Eighteenth Amendment to the Constitution of Pakistan

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The Eighteenth Amendment of the Constitution of Pakistan (Urdu: آئین پاکستان میں اٹھارہویں ترمیم) was passed by the National Assembly of Pakistan on April 8, 2010,[1] removing the power of the President of Pakistan to dissolve the Parliament unilaterally, turning Pakistan from a semi-presidential to a parliamentary republic, and renaming North-West Frontier Province to Khyber Pakhtunkhwa.[2] The package was intended to counter the sweeping powers amassed by the Presidency under former Presidents General Pervez Musharraf and General Muhammad Zia-ul-Haq and to ease political instability in Pakistan.[3][4] The bill reversed many infringements on the Constitution of Pakistan over several decades by its military rulers.[3] The amendment bill was passed by the Senate of Pakistan on April 15, 2010 and it became an act of parliament when President Asif Ali Zardari put his signature on the bill on April 19, 2010. It was the first time in Pakistan's history that a president relinquished a significant part of his powers willingly and transferred them to parliament and the office of the prime minister.

Background[edit]

The power of the President to dissolve the Parliament was enacted by the Eighth Amendment to the Constitution of Pakistan during the presidency of Gen. Muhammad Zia-ul-Haq, before it was removed by then-Prime minister Nawaz Sharif during his second term by the Thirteenth Amendment. It was finally restored during the presidency of Gen. Pervez Musharraf by the Seventeenth Amendment.[2] This bill is the first bill since 1973 to decrease the powers of the President.[5]

Back then, this amounted to the only democratically elected parliament to fully complete its tenure in the history of Pakistan from 2003–2008, albeit under Musharraf, who was a dictator in Pakistan. The second complete parliamentary term was completed by the PPP led government from 2008-2013 which had in fact passed the 18th Amendment. However, this 2008-2013 term is often touted to be the first complete democratic change of power without a military president or a coup de etat in Pakistan.[4]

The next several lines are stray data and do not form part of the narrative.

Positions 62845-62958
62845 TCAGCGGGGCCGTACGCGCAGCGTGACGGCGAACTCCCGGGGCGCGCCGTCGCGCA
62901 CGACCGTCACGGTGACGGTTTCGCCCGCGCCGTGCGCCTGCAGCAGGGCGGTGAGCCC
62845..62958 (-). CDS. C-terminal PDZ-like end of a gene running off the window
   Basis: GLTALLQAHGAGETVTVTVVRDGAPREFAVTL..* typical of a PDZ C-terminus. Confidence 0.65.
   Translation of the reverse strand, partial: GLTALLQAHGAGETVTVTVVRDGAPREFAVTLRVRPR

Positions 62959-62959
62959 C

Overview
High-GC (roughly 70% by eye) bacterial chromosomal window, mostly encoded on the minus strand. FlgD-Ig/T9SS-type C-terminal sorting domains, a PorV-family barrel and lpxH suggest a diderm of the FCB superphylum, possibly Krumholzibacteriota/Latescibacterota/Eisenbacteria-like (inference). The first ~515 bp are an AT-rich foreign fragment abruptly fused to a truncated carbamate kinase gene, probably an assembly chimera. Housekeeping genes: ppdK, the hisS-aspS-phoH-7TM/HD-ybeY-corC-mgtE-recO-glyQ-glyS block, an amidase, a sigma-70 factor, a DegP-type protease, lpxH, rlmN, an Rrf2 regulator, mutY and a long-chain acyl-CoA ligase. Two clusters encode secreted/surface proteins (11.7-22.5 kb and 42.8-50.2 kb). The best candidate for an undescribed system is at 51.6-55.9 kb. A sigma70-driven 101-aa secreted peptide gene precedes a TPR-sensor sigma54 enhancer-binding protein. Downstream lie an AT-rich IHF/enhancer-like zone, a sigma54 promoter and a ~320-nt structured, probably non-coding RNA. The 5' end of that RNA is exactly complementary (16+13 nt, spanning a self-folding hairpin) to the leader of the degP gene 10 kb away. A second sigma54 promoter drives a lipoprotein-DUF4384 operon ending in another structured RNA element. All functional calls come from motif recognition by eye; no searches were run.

Changes to the Constitution[edit]

Some new features were also introduced into the constitution, including the following:

  • The name of the former president of Pakistan, Gen Zia, has been removed from the text of Constitution
  • North-West Frontier Province has been renamed Khyber-Pakhtunkhwa
  • The 17th Amendment and Legal Framework Order as introduced by Musharraf has been repealed
  • The ban on third time prime ministership and chief ministership has been lifted
  • Holding constitution in abeyance is tantamount to high treason
  • The Council of Common Interests (CCI) has been reconstituted with the prime minister as its chairperson and the body should meet at least once in 90 days
  • A judicial commission will recommend the appointment procedure of superior judges and the final names of judges will be decided by parliamentary commission
  • A Chief Election Commissioner will be appointed through consensus between treasury and opposition
  • Establishment of Islamabad high court and benches of high courts in Mingora and Turbat
  • Recognition of the children's right to education and insertion of a new section under Article 25A to provide constitutional guarantee that state will provide free and compulsory education to all girls and boys up to age 16.

Impact[edit]